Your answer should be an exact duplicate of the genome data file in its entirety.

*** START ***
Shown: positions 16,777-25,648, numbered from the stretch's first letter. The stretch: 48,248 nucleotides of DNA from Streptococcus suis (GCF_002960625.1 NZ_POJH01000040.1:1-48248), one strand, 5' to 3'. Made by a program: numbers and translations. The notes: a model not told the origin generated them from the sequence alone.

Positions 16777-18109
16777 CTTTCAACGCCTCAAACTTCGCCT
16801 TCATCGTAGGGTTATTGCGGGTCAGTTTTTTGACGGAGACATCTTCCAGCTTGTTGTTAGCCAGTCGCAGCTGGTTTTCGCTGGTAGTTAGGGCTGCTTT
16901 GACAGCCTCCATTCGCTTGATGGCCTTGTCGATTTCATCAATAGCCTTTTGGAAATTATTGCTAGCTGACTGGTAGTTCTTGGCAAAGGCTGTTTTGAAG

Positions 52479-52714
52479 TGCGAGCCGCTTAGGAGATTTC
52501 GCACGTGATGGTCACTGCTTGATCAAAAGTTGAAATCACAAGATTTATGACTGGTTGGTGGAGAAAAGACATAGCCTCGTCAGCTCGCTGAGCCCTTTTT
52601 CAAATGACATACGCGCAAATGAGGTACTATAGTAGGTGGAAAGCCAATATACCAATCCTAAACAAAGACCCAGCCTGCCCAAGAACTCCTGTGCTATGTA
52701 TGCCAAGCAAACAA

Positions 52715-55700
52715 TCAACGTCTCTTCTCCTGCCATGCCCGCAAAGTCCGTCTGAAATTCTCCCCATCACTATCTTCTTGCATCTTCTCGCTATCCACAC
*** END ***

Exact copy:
Shown: positions 16,777-25,648, numbered from the stretch's first letter. The stretch: 48,248 nucleotides of DNA from Streptococcus suis (GCF_002960625.1 NZ_POJH01000040.1:1-48248), one strand, 5' to 3'. Made by a program: numbers and translations. The notes: a model not told the origin generated them from the sequence alone.

Positions 16777-18109
16777 CTTTCAACGCCTCAAACTTCGCCT
16801 TCATCGTAGGGTTATTGCGGGTCAGTTTTTTGACGGAGACATCTTCCAGCTTGTTGTTAGCCAGTCGCAGCTGGTTTTCGCTGGTAGTTAGGGCTGCTTT
16901 GACAGCCTCCATTCGCTTGATGGCCTTGTCGATTTCATCAATAGCCTTTTGGAAATTATTGCTAGCTGACTGGTAGTTCTTGGCAAAGGCTGTTTTGAAG

Positions 52479-52714
52479 TGCGAGCCGCTTAGGAGATTTC
52501 GCACGTGATGGTCACTGCTTGATCAAAAGTTGAAATCACAAGATTTATGACTGGTTGGTGGAGAAAAGACATAGCCTCGTCAGCTCGCTGAGCCCTTTTT
52601 CAAATGACATACGCGCAAATGAGGTACTATAGTAGGTGGAAAGCCAATATACCAATCCTAAACAAAGACCCAGCCTGCCCAAGAACTCCTGTGCTATGTA
52701 TGCCAAGCAAACAA

Positions 52715-55700
52715 TCAACGTCTCTTCTCCTGCCATGCCCGCAAAGTCCGTCTGAAATTCTCCCCATCACTATCTTCTTGCATCTTCTCGCTATCCACAC